SolSmart is now seeking qualified candidates for Advisor positions in communities across the country. Candidates for an advisor position should be highly-motivated, experienced self-starters who will use their professional experience to help cities go solar. Interested applicants can find a list of communities with links to detailed position descriptions here.

The ideal candidate for an Advisor is a mid-career professional with a graduate degree and some experience (or a Bachelor’s degree and additional experience) in a relevant field such as planning, public policy, engineering, or sustainability. The Advisor will earn a weekly stipend and gain valuable experience by working with local government officials and other stakeholders to address solar issues.

Any city that is involved in the SolSmart program is eligible to apply for an Advisor. The next opportunity for a city to apply to host a SolSmart Advisor will be in January 2017. The selection process is highly competitive. Communities can apply through regional organizations or partner with neighboring cities to submit more compelling applications.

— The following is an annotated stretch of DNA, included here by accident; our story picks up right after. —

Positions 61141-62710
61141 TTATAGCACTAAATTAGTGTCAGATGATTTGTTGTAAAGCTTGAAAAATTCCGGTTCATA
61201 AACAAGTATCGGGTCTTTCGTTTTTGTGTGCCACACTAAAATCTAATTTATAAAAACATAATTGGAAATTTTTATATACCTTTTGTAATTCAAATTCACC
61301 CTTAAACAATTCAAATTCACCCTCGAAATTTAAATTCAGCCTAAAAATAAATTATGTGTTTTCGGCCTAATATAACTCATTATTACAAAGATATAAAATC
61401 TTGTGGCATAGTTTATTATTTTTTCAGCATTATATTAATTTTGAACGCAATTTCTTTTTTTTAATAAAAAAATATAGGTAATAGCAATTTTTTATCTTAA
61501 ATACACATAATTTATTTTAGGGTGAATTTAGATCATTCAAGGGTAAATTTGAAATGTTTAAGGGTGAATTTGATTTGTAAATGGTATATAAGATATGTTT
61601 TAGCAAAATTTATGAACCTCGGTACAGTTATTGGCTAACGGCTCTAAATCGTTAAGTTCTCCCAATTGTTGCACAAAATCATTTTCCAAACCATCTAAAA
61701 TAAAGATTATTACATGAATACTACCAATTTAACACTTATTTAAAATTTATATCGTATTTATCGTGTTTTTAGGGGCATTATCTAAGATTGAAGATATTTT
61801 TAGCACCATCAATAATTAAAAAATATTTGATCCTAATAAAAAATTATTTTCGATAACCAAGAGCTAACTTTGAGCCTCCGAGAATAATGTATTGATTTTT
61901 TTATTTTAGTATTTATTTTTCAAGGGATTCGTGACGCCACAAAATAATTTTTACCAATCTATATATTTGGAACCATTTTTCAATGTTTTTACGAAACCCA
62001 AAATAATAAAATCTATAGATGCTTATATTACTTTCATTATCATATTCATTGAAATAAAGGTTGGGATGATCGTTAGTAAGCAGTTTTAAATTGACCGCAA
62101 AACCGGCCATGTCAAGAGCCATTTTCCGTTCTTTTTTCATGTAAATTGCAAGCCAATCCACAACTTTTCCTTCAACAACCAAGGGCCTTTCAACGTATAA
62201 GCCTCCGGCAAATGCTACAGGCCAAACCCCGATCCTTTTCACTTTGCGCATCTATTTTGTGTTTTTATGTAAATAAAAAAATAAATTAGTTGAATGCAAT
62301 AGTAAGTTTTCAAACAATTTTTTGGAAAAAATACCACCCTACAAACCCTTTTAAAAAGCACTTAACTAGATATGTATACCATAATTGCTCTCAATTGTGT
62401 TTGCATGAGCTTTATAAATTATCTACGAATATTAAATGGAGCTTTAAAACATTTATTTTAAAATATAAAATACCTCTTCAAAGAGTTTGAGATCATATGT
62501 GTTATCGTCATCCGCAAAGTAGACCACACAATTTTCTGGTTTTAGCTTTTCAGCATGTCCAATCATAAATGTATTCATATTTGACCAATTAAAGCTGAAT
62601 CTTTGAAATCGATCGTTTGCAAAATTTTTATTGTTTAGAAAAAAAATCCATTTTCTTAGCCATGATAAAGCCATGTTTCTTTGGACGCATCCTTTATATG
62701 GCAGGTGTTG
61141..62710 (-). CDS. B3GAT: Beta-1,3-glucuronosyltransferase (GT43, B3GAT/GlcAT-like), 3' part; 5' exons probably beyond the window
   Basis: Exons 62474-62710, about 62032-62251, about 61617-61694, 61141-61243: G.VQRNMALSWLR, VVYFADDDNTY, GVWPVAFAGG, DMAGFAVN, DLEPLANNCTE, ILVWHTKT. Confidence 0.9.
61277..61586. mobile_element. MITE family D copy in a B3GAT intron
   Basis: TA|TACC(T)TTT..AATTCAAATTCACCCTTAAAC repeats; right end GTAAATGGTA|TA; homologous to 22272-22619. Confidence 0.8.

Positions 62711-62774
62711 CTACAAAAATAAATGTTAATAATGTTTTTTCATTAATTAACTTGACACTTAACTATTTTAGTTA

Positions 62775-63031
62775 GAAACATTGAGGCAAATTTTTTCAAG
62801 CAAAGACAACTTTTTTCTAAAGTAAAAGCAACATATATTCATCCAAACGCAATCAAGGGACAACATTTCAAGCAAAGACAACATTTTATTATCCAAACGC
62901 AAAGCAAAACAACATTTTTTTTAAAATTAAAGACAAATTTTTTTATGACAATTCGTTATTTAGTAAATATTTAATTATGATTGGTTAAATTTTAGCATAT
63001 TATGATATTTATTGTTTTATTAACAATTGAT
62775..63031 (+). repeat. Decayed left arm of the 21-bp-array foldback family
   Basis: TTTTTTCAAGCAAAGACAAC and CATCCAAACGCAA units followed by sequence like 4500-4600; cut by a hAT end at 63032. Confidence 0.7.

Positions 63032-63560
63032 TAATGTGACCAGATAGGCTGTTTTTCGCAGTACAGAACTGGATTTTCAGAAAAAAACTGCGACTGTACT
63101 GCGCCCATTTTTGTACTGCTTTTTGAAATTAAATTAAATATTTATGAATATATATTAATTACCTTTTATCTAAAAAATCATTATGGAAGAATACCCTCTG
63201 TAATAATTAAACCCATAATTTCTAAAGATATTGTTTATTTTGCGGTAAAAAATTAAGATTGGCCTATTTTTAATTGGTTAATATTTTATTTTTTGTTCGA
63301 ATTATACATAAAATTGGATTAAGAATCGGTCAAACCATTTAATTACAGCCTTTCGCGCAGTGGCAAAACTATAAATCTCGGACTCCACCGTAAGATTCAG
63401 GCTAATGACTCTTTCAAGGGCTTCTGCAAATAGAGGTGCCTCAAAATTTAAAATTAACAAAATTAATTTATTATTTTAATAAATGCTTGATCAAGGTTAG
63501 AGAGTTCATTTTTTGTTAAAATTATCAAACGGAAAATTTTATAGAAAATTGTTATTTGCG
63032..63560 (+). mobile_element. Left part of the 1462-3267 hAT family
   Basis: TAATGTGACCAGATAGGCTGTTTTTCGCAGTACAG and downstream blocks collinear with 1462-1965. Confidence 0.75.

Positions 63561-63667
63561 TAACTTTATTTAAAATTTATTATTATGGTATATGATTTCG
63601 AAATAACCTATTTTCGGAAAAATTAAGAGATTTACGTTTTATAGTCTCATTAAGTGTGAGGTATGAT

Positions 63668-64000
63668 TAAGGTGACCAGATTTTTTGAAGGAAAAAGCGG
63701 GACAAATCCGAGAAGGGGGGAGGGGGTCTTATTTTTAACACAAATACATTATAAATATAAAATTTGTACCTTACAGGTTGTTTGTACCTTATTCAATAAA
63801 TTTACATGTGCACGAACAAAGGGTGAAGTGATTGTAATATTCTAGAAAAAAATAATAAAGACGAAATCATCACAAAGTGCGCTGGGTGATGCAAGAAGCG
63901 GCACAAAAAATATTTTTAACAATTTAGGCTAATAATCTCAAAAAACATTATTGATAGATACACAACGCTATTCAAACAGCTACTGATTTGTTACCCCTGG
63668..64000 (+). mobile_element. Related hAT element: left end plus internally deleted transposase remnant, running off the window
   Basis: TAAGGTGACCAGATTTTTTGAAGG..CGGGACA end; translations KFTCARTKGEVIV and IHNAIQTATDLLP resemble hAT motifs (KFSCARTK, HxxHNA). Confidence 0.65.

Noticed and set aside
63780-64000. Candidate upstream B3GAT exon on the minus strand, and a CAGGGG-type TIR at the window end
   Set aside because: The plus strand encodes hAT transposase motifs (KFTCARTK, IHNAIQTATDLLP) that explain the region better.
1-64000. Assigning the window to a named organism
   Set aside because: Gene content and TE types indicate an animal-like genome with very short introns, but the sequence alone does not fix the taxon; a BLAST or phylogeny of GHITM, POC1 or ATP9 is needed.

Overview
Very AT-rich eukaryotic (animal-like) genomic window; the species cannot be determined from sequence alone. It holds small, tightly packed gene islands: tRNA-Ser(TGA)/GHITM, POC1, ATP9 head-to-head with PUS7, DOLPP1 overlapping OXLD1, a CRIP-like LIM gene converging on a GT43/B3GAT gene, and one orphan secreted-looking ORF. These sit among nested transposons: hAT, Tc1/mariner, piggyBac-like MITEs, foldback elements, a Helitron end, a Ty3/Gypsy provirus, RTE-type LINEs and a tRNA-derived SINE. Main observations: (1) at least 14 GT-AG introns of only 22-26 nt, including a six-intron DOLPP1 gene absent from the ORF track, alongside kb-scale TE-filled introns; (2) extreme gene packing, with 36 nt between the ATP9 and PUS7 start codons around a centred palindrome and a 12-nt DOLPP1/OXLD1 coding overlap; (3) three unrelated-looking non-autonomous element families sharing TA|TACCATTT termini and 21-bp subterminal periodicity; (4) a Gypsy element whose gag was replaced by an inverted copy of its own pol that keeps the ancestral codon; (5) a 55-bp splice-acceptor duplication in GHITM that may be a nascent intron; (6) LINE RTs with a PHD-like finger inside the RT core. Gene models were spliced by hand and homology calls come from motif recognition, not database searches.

To participate in SolSmart or learn more about the program, simply fill out this form:

About the Author: Nick Kasza is a Senior Associate with the Sustainable Cities Institute at the National League of Cities. He is part of a team that administers the SolSmart program and helps deliver technical assistance to cities pursuing SolSmart designation. His areas of expertise include solar photovoltaic project development, due diligence, and risk assessment.

Solar-friendly Cities Challenge Winners Announced

Two U.S. cities have been recognized for removing barriers to solar energy and making it easier and more affordable for homes and businesses to install solar. Here’s how they achieved that recognition.

Among other benefits, residential solar panels reduce dependence on a community's power grid. Cities can promote the use of solar power by implementing policies that streamline the permitting process, provide tax incentives, and allow more people to install solar through innovative financing programs. (Getty Images)

Among other benefits, residential solar panels reduce dependence on a community’s power grid. Cities can promote the use of solar power by implementing policies that streamline the permitting process, provide tax incentives, and allow more people to install solar through innovative financing programs. (Getty Images)

The National League of Cities (NLC) is delighted to announce the winners of the SolSmart Cities Challenge. In August, NLC challenged cities across the country to prove how solar-friendly their local policies are by completing a SolSmart designation scorecard. Sixteen communities accepted the challenge, but there could only be two winners.

Congratulations to the two cities with the highest points total:

Fremont, California
Kansas City, Missouri